This is a sea urchin, sea urchins can’t move fast so rely on these spines and the fact that they have a hard shell, to protect them from predators. Both the spines and the shell are made from crystalline calcium carbonate in the form of a mineral called calcite. Scientists have long been fascinated by how animals such as sea urchins grow these calcite crystals to form these striking spines.It appears that the sea urchin creates what is basically a cell-membrane-bound sack that is initially full of water and some proteins, it then pumps calcium and carbonate ions into it. The calcium and carbonate concentrations shoot up, but crystalline calcium carbonate is not the first thing that forms. First what is called Amorphous Calcium Carbonate (ACC) forms, this is almost as dense as calcite but is not crystalline.
Or more precisely, ACC does not have the regular planes of calcium and carbonate ions that calcite does. We can tell this from X-ray diffraction experiments on ACC. But we have only a very poor understanding of how the calcium and carbonate ions are packed together. One possibility is that the ions are packed together in a liquid, in other words, at a high density but pretty randomly. But there is a second possibility, which is that they are packed into a mess of tiny nanocrystals.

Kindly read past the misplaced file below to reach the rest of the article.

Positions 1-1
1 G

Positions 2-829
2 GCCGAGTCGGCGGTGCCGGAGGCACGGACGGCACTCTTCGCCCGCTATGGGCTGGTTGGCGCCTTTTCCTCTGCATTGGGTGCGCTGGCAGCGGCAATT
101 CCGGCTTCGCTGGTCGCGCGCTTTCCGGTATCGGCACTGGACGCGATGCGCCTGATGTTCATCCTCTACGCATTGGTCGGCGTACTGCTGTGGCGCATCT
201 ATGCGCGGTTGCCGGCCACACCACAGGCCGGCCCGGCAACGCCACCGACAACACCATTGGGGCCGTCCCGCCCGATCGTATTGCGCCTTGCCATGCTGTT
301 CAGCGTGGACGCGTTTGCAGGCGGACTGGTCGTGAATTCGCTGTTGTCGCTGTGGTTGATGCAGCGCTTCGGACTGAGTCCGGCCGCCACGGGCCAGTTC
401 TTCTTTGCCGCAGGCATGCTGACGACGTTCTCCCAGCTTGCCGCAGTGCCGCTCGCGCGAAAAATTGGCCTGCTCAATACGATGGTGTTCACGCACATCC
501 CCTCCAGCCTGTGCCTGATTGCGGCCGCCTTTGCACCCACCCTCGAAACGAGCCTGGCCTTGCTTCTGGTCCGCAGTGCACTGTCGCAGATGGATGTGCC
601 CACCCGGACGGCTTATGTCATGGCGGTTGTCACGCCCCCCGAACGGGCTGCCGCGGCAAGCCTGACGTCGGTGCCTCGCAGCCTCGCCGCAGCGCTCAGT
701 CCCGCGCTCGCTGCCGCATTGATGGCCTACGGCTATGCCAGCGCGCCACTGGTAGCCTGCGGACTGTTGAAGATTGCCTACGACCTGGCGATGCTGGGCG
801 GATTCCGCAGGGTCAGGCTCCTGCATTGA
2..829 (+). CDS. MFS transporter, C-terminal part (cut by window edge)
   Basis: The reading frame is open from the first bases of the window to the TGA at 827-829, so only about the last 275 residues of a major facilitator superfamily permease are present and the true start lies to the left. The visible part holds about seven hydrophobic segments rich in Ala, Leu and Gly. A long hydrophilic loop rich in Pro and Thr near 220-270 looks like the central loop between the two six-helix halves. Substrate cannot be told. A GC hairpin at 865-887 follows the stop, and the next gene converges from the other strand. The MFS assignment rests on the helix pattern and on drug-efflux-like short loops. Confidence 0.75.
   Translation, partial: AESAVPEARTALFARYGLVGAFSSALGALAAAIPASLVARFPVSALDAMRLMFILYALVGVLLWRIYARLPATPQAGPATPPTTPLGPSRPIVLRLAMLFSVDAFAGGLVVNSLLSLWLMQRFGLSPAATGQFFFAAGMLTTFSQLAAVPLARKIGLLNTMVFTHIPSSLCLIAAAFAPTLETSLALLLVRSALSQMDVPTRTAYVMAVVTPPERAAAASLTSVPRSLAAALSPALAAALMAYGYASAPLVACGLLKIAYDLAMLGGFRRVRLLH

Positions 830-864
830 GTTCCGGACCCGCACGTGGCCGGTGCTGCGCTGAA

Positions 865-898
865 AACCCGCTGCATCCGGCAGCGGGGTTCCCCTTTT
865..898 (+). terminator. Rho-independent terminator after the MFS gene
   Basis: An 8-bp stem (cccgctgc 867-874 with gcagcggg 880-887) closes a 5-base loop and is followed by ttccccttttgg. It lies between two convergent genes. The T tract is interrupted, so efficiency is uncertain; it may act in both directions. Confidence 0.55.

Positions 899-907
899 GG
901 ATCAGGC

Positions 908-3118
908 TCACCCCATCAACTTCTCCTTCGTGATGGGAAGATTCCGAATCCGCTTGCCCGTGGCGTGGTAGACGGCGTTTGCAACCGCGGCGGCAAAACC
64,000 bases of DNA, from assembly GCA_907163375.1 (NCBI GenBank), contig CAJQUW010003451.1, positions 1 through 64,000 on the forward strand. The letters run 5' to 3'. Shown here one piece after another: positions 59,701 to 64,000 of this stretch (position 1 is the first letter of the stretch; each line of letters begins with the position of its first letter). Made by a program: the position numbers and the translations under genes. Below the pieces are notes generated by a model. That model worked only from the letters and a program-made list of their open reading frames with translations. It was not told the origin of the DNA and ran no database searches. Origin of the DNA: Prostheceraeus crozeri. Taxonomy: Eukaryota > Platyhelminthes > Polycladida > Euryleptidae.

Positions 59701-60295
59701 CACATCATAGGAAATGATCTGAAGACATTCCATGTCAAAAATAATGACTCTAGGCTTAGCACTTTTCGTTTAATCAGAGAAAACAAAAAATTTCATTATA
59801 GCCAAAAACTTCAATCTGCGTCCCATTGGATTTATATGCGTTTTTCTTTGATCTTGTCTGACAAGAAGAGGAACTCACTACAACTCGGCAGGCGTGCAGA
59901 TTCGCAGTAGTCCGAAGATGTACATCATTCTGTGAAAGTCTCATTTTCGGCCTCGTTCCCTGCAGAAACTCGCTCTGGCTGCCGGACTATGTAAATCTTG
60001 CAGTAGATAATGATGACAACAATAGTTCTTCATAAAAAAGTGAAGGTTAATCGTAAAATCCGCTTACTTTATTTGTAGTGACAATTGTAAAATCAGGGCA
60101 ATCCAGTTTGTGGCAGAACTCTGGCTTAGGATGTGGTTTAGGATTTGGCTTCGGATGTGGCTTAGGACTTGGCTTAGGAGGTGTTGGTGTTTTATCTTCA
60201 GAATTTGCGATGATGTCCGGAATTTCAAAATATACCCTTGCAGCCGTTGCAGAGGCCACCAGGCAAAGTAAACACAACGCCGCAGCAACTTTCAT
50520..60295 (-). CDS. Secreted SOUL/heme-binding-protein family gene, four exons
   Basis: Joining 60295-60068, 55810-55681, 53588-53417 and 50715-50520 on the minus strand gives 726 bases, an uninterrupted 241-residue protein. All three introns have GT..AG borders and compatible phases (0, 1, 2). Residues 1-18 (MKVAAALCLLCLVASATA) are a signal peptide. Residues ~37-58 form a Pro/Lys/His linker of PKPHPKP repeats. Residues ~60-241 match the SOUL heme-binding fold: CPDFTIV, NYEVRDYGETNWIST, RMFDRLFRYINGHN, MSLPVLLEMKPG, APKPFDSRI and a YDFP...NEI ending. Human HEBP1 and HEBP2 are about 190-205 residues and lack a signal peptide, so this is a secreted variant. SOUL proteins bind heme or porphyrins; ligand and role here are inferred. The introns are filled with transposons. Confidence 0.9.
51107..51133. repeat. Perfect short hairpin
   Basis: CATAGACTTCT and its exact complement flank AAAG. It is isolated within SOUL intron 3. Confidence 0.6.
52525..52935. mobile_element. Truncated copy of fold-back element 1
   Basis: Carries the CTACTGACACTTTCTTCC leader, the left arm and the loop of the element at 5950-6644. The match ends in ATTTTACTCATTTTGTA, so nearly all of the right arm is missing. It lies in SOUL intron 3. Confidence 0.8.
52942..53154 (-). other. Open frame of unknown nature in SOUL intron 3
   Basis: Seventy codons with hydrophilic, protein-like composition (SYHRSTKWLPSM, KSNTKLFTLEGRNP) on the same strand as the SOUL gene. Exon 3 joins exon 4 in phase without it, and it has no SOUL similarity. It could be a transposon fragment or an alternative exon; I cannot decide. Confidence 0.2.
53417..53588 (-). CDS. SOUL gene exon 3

These nanocrystals are too small to be picked up by X-rays. But if they are present the formation of calcite from ACC is not the appearance of a crystal in a liquid, it is the growth and coalescence of many tiny crystals into one big one. We know sea urchins have impressive control over this process, but we are still a bit clueless about how it takes place. The process involves movement of ions over very small distances and we don’t have the experimental techniques to follow it.